Photos: Crowd reacts outside the Supreme Court after marriage equality ruling

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Tevin Johnson-Campion said he was at the court to support his parents, who have been together for 24 years. They married in California in 2008, but their marriage was not previously recognized in their home state of Kentucky. “They are just as deserving of the rights that married couples have,” he said. Photo by Corinne Segal

Tevin Johnson-Campion said he was at the court to support his parents, who have been together for 24 years. They married in California in 2008, but their marriage was not previously recognized in their home state of Kentucky. “They are just as deserving of the rights that married couples have,” he said. Photo by Corinne Segal

In a landmark ruling today, the Supreme Court declared that same-sex couples have the right to marry in any state in the U.S., overturning same-sex marriage bans in 14 states. (Read the full opinion here.)

“Knowing today that my gay friends in Texas can get married gives me shivers.” — Joe Goldman
The ruling came on a meaningful day for many: the two-year anniversary of the Supreme Court’s decision in United States v. Windsor, which determined that the federal government must recognize same-sex marriages performed in states where they were legal. As today’s ruling reached the crowd outside the court, it drew a strong reaction from both supporters and opponents of marriage equality, for whom today was both the culmination of years of work and the harbinger of what work still lies ahead. We spoke with them about their personal connection to the decision.

Judy Walton, a supporter of marriage equality, celebrates the decision outside the Supreme Court on June 26, 2015. (Photo by Corinne Segal)

Judy Walton of Grand Rapids, Michigan, said the decision’s impact would reach beyond the LGBTQ community. “How can anyone have freedom if there are people in our society who don’t have freedom?” she said. Photo by Corinne Segal

Wes Givens and Jane Lanning celebrate the Supreme Court decision on marriage equality at the Supreme Court on June 26, 2015. (Photo by Corinne Segal)

Wes Givens, left, filed a lawsuit against the state of Arkansas in 2013 when it refused to recognize the marriage between him and his partner Beau, which was performed in New York. Jane Lanning, right, said she was there to support everyone’s equal rights. “I’m not here just for me,” she said. Photo by Corinne Segal

Brigid Slipka celebrates the Supreme Court decision on marriage equality outside the Supreme court on June 26, 2015.  (Photo by Corinne Segal)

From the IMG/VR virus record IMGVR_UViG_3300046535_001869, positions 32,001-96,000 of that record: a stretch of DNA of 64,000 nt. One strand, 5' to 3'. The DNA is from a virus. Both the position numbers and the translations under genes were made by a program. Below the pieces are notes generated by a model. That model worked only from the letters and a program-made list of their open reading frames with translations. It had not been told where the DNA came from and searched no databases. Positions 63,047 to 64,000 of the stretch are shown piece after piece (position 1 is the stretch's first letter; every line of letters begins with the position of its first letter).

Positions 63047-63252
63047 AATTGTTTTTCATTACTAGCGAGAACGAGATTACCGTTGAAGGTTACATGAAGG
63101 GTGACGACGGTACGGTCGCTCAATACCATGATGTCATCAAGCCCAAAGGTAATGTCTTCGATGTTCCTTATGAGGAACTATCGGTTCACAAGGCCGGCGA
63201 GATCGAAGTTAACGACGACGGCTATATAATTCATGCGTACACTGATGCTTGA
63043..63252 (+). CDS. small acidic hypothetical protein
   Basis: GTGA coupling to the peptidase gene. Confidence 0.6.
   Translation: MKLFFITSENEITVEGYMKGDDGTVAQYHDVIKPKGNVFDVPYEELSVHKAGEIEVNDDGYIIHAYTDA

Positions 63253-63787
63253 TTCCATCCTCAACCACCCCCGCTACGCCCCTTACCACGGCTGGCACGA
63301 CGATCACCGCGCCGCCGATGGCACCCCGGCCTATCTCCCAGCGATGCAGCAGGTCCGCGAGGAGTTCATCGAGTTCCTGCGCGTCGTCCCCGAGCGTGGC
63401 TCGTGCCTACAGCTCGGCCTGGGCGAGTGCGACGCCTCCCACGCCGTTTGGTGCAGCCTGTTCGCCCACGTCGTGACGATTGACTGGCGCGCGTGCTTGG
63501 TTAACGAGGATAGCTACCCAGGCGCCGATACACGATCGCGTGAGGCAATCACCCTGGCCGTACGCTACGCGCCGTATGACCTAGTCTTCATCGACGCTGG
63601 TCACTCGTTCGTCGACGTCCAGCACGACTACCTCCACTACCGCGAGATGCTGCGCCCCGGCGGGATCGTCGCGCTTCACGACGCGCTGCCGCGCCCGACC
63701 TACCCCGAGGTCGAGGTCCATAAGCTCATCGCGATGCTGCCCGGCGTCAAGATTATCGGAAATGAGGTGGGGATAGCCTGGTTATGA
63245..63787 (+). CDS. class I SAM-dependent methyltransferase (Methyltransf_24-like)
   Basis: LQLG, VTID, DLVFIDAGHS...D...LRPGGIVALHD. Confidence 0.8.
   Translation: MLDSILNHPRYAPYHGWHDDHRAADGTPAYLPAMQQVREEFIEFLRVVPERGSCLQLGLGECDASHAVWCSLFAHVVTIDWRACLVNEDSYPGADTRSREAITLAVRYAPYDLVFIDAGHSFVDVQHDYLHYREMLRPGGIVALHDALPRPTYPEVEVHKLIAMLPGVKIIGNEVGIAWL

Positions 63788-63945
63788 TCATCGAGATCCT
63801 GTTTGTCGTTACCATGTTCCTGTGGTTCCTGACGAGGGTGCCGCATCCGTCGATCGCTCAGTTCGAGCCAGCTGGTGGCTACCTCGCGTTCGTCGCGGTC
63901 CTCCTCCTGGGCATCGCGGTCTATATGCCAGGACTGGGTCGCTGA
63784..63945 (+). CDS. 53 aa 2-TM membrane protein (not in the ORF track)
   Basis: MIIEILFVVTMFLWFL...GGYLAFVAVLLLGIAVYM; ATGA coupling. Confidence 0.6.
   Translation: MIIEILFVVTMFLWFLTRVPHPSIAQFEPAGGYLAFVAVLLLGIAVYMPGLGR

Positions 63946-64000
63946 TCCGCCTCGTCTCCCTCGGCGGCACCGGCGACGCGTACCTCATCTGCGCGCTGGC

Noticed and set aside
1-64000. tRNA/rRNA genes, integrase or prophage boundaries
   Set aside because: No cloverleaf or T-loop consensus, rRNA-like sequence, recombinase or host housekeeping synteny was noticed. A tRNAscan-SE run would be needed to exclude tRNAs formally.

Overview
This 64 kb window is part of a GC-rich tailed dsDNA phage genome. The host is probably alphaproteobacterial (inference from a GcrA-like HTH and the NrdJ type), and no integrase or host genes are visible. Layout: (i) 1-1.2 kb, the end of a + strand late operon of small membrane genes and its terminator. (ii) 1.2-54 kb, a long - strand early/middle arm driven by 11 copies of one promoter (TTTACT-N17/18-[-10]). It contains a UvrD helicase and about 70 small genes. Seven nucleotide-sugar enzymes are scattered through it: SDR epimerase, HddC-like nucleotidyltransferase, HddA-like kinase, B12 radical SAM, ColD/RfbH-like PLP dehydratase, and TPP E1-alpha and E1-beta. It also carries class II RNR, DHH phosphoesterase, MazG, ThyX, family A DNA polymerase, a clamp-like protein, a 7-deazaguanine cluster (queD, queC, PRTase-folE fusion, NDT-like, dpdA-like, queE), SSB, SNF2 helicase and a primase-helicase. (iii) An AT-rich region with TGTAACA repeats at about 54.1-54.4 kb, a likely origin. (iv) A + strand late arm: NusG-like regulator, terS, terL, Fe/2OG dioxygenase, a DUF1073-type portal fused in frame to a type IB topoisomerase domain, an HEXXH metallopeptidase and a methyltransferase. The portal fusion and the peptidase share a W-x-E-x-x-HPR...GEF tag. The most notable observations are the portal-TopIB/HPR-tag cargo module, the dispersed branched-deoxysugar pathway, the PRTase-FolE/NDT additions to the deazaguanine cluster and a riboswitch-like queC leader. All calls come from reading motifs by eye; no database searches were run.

Brigid Slipka, left, director of philanthropy for the ACLU, said the decision should be important to all people regardless of their sexuality. “We’re all people. It doesn’t matter how you identify, we should be treated equally,” she said. Photo by Corinne Segal

Joshua Denton stands outside the Supreme Court on June 26, 2015. (Photo by Corinne Segal)

Joshua Denton said he did not support same-sex marriage and believed in defining marriage as strictly between a man and a woman. Photo by Corinne Segal

Jamal Brown (right) celebrates the Supreme Court decision on marriage equality on June 26, 2015. (Photo by Corinne Segal)

White House Deputy Press Secretary Jamal Brown, right, celebrates the Supreme Court decision on marriage equality. Photo by Corinne Segal

Sophia Romeu (left) and Joe Goldman (right) celebrate the Supreme Court decision on marriage equality on June 26, 2015. (Photo by Corinne Segal)

Joe Goldman, right, who came to the court dressed as Supreme Court Justice Ruth Bader-Ginsburg, said that she had always been a role model for him. Goldman came out as a gay man while he was living in Texas. “Knowing today that my gay friends in Texas can get married gives me shivers,” he said. His friend Sophia Romeu, left, said she was at the court to honor “everyone who has had the courage to fight for what they believe in.” (Photo by Corinne Segal)

A group celebrates the Supreme Court's decision on marriage equality on June 26, 2015. (Photo by Corinne Segal)

A group celebrates the Supreme Court’s decision on marriage equality. Photo by Corinne Segal

Joshua Dowling (left) and Sam Knode celebrate the Supreme Court decision on marriage equality on June 26, 2015. (Photo by Corinne Segal)

Joshua Dowling, left, and Sam Knode hug outside the Supreme Court. “It’s amazing to have gone from a child that was afraid to come out … to now being 24 and having the government say that my love matters equally under the law,” Dowling said. Photo by Corinne Segal

Karin Quimby celebrates the Supreme Court decision on marriage equality on June 26, 2015. (Photo by Corinne Segal)

Karin Quimby came out when she was 17 in 1984. “I never thought I’d see this day in my lifetime,” she said. Photo by Corinne Segal

Katherine Nicole Struck (holding sign) said she hoped the Supreme Court's marriage equality decision would be the first step in dismantling discrimination. (Photo by Corinne Segal)

Katherine Nicole Struck of Frederick, Maryland (holding sign), said she hoped the decision would be the first step in dismantling discrimination against LGBTQ people. Photo by Corinne Segal

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